Recalling a 'radiant smile'

James Carter, one of Parise's best friends, said Parise will be remembered for his infectious laugh, radiant smile, practical jokes and hair-care products.

"Joe loved Frank Sinatra's music, and I loved making fun of him for it," said Carter, who worked as a corrections officer at the prison until 2017. "No matter what your first impression of him was, eventually you couldn't help but to like him. Joe loved to have fun. He would find humor in every situation, and it was that humor that made working in prison bearable. Joe always reminded us not to take life too seriously."

Among Parise's favorite practical jokes: changing the background on someone's computer monitor, putting ink on the grip of a pen or poking a hole in the rim of a fellow officer's Styrofoam cup "so you'd spill water all over yourself," Carter said.

A few hours after Parise died, corrections officers gathered at a restaurant near the prison to mourn and toast their friend. While there, the restaurant's transformer blew twice, plunging the building into darkness, Carter said.

"There was no obvious reason for the transformers to blow that night: No motor vehicle collisions, no wind, no rain, no snow," Carter said. "Perhaps it was Joe's way of playing one last joke. I just know that he is still watching over us."

Fellow corrections officer Scott Roemer said Parise took great pride in serving in the prison's Honor Guard.

"He loved the look, he loved the march," Roemer said. "Everything the Honor Guard stood for, he loved."

Parise, a graduate of Austintown Fitch High School in Ohio, also loved cats, playing racquetball and going to the shooting range, friends said.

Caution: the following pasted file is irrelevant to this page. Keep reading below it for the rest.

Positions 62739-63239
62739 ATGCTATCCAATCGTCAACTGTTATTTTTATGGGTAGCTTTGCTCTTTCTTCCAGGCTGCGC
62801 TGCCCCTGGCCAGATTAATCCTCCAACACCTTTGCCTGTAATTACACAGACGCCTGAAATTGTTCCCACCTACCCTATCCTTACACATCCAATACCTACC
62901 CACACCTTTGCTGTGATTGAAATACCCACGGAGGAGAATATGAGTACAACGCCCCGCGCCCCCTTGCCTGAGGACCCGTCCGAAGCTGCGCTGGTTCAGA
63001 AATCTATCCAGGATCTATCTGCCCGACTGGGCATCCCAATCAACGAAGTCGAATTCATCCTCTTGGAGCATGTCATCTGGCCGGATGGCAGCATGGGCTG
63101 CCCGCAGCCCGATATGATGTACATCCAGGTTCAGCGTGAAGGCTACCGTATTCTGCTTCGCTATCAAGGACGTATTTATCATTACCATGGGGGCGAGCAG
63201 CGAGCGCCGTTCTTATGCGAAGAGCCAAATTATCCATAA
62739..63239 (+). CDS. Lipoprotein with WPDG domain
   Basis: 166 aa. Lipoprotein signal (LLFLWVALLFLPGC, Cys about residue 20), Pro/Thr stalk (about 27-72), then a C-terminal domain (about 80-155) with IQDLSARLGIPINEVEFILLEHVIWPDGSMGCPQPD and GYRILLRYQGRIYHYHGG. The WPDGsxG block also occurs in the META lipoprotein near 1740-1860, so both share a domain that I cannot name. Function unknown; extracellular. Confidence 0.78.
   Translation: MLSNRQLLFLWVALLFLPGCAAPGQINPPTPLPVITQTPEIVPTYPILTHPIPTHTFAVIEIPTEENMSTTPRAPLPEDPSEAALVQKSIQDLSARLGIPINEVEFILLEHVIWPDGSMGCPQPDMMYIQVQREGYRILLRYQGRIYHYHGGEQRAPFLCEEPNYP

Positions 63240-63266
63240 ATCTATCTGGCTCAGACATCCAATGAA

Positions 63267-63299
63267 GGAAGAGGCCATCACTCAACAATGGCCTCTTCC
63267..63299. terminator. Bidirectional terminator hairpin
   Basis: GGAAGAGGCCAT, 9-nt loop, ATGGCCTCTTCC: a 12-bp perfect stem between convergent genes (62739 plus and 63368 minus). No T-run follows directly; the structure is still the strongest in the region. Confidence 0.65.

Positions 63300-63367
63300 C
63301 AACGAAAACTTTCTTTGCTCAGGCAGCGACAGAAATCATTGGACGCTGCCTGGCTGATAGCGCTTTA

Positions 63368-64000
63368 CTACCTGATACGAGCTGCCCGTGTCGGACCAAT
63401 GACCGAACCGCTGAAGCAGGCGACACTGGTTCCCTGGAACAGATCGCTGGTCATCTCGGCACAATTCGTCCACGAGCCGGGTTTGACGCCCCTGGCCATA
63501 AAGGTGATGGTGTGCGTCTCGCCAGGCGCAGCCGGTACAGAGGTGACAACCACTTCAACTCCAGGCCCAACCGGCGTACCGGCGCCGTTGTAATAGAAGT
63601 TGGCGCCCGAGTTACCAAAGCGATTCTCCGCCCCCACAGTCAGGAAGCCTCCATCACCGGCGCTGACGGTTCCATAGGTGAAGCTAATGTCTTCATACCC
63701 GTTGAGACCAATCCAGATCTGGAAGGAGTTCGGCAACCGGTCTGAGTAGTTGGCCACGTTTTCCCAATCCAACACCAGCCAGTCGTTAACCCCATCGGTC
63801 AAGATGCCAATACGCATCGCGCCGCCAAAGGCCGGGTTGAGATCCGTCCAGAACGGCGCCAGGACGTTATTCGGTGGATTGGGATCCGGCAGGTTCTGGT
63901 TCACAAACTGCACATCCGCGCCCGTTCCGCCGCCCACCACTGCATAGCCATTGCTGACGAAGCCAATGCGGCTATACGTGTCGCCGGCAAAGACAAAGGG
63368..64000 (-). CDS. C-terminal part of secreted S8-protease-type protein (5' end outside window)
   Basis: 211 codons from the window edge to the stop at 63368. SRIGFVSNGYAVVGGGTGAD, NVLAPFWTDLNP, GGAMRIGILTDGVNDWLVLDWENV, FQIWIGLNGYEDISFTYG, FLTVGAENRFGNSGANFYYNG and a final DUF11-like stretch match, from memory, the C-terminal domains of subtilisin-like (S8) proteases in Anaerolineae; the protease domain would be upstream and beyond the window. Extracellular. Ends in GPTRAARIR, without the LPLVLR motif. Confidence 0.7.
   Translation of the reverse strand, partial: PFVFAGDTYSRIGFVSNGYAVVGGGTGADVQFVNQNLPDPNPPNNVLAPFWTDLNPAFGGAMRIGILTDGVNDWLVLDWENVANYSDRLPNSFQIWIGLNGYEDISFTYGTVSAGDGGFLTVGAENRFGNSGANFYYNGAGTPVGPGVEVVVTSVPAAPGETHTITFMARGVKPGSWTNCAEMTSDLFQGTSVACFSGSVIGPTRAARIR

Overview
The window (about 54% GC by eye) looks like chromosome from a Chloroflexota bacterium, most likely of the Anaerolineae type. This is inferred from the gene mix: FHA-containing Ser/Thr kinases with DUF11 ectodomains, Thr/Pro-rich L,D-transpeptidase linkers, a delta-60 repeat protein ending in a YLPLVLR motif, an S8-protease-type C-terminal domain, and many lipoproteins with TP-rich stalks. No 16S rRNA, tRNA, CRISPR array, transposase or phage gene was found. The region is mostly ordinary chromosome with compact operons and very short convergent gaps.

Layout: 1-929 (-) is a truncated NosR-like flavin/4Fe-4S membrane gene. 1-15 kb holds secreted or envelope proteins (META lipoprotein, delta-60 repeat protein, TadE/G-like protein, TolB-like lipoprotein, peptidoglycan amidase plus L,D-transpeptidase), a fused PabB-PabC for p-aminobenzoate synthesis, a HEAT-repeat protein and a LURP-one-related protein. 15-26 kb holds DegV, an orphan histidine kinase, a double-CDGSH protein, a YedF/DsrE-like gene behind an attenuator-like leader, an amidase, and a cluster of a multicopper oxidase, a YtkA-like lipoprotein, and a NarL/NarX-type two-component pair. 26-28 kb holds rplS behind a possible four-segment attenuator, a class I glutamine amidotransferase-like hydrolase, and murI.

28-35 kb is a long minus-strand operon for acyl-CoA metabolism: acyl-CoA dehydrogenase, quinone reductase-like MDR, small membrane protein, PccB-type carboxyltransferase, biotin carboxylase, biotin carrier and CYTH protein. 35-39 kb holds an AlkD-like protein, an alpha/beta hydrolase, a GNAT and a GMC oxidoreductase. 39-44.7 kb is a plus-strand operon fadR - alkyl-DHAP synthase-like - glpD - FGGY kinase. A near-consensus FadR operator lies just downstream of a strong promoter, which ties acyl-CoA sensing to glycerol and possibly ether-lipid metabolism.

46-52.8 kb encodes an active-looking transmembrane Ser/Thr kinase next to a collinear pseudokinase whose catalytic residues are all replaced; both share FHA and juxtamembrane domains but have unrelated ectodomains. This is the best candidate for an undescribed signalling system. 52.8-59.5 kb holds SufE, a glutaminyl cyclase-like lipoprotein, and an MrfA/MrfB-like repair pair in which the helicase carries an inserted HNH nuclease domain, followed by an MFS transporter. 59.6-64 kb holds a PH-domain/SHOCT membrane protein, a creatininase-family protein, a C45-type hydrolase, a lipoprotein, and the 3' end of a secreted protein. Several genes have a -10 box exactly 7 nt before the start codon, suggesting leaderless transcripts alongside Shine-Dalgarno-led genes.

'Hug your family'

Parise's death was the latest tragedy in a run of assaults on prison officers in Minnesota.

In July, corrections officer Joseph Gomm, 45, of Blaine, was killed by an inmate who was serving time for homicide at the Minnesota Correctional Facility-Stillwater.

Unlike Gomm, who didn't seek the spotlight, Parise would have loved the pomp and circumstance surrounding his funeral service, joked longtime friend Don Webber.

"We had a funeral in July, and one of the speakers there said something to the effect that 'Gomm wouldn't have wanted all this,'" Webber said. "Well, I'm pretty sure, Joe is going, 'Yessss! Heck yeah, I'm the star of the show, baby!'"

Carter urged those in attendance to follow Parise's example. "Hug your family a little tighter," he said. "Call that friend you haven't spoken to in a while. Tell people how much they mean to you. Never take a single day for granted. It is not guaranteed."

He ended his eulogy by thanking Parise for the memories.

"You may be gone, but you will never be forgotten," Carter said. "As your fellow sailors would say, 'Fair winds and following seas.' Rest easy, brother. We've got the watch from here."